Why Blood Glucose Drops After Exercise?

 

 

Effects of Exercise on Blood Glucose Levels

If you have been suffering from type I diabetes for quite some time, you could have known by now that your level of blood glucose is lower after a physical activity which is not strange. You would have realized that exercise is the best way to control your blood glucose, but how exercise can manage to lessen your blood sugar as well as the steps you can take to avoid too low the levels of your blood glucose while exercising and after the exercise.

Why do blood glucose levels decrease after exercise?

During exercise, energy comes from the sugar kept in the blood, muscles, and liver, in that order. Glycogen is the sugar kept in the liver and muscles. When you exercise, during the first quarter of an hour, energy comes from sugar stored in the blood and possibly the muscles. In the next quarter of an hour of exercise, energy comes from sugar kept in the liver. After half an hour of exercise, you would have almost finished the stored glycogen from your liver and muscles, and your body may need to use fat for energy.

This implies that all the sugar stored in the body is being used, and when this happens, you levels of sugar are reduced. Many diabetics do not know that 4 – 6 hours, and for some people, as long as 24 hours, are needed to put back in their muscles as well as liver the glycogen which has been used. And that is why blood glucose can still go lower as a result of just that one exercise.

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The steps to take for preventing low blood glucose after exercise

  • Test your blood glucose before an activity. Your blood sugar reading ought to be higher than 100 milligrams/deciliter or mg/dL as well as lower than 250 milligrams/deciliter. This means that you are starting the activity with a level of blood sugar which is not probably going to get you to a hypoglycemic state. Supposing your blood glucose level before the activity is lower than 100 milligrams/deciliter, you should not start the activity yet until you have eaten 15 carbohydrates, have a quarter of an hour wait before testing your level of blood sugar again to make sure it is more than 100 milligrams/deciliter before you begin the activity.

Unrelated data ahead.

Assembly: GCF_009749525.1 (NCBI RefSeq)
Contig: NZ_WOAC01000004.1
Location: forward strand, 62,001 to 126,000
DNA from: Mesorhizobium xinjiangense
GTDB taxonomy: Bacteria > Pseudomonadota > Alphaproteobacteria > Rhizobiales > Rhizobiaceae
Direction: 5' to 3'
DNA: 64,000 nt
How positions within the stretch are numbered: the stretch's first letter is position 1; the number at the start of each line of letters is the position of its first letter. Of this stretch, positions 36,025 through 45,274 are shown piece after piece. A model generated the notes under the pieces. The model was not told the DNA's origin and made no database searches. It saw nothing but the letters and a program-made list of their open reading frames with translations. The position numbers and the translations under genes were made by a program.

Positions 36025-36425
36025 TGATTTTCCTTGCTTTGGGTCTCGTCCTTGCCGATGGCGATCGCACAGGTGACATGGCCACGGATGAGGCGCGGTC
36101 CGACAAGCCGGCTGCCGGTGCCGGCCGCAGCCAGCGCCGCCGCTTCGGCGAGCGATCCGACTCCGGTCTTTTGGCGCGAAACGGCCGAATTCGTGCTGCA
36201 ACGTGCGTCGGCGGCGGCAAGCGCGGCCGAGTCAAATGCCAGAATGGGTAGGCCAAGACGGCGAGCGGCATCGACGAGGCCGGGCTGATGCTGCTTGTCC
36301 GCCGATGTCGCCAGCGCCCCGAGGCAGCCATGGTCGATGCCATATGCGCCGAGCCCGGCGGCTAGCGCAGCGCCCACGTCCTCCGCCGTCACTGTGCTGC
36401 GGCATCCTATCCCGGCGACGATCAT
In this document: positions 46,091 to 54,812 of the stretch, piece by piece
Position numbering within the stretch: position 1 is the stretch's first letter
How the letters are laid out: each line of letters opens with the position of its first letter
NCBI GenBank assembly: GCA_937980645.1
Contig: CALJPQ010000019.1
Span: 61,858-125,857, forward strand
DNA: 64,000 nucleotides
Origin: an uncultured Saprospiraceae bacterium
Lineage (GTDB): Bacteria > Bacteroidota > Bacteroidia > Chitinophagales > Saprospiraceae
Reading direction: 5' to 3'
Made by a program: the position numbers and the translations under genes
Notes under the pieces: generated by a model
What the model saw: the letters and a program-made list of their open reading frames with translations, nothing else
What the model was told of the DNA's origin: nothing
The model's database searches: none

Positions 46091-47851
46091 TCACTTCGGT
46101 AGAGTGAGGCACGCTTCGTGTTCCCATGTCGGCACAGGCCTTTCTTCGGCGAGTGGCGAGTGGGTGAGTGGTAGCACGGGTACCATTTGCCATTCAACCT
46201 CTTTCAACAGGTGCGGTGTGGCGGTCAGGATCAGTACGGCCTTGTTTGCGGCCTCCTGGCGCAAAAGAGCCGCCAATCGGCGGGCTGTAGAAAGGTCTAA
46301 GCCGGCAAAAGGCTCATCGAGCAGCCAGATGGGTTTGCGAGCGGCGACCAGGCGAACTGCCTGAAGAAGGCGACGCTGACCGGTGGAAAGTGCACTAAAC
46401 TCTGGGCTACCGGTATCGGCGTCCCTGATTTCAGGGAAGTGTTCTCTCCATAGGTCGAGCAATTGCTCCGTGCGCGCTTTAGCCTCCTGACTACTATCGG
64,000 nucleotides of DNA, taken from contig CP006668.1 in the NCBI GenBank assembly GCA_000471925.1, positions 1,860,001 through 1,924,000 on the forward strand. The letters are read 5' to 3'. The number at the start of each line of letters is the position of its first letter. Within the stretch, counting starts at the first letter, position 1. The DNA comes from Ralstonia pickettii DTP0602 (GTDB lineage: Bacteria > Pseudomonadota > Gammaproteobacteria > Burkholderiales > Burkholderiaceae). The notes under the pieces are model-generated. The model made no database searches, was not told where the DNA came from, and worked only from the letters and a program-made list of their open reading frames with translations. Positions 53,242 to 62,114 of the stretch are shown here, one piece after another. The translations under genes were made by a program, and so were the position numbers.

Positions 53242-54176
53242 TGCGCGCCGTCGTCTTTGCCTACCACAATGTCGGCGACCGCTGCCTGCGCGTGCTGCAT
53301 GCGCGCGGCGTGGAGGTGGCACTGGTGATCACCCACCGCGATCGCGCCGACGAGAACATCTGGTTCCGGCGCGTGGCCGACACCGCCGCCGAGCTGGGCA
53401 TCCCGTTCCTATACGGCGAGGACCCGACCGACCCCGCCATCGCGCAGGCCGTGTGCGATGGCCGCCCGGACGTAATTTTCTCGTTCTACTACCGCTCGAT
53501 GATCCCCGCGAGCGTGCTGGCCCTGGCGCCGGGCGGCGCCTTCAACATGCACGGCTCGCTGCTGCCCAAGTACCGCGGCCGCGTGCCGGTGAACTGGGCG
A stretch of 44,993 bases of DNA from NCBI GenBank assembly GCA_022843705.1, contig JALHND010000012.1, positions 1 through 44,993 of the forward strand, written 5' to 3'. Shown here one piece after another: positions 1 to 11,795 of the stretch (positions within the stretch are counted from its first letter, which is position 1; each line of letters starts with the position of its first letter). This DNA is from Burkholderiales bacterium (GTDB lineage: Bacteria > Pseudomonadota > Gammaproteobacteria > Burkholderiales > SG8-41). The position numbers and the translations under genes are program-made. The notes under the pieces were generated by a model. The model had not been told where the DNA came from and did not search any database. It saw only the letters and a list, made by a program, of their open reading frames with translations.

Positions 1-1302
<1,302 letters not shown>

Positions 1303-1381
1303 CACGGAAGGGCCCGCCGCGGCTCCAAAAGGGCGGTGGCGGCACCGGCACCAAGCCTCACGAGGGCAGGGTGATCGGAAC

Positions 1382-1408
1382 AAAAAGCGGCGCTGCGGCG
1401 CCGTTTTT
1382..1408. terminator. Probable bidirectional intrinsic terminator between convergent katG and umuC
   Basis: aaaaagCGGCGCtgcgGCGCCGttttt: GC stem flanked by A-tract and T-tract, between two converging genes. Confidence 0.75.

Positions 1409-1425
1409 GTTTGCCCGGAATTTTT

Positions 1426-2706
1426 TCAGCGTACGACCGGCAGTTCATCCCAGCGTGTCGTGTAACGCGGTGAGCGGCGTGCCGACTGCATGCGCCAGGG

• You ought not to exercise when the effectiveness of insulin is at its highest. Exercising then can have you run the risk of a faster lowering of blood glucose. Have exercises away from such peaks in insulin effectiveness.
  • Avoid exercising a minimum two hours before sleep in order to be able to evaluate the effect of the exercise on your blood glucose. Exercising just before sleep may possibly bring on nighttime hypoglycemic reactions which can be dangerous. Should your blood glucose go lower than 100 milligrams/deciliter before sleep, you ought to either eat a bigger snack or lessen your insulin dosage so as to reduce the possibility of hypoglycemic reactions while sleeping.
  • Do not have a sauna, or some other relaxing warm session after an exercise as the heat could get your heart to keep beating fast and reduce too much the level of your blood sugar.
  • You need to test the level of your blood sugar soon after your exercise as well as two to four hours after that. Immediately after the exercise, most type 1 diabetics ought test their blood sugar to make sure that the level is not too low. Since there may be a delayed lowering of the level of your blood sugar, it is wise to test again after two hours. If you find that it has gone lower two hours after the exercise, test again in a couple of hours to see if all the glycogen lost during the exercise has already been put back into your muscles and liver and there is no more reduction in you levels of blood sugar.
  • If you intend to have a more strenuous or longer activity, you should much more than your usual snack. For instance, if the activity is going to exceed half an hour, you can eat more by 15 carbohydrates to anticipate for the extra sugar which you will need. No matter what, you must stop whatever activity after half an hour to test and make sure your blood glucose is within a safe range.
*** Posted By Natasha A. Svendsen ***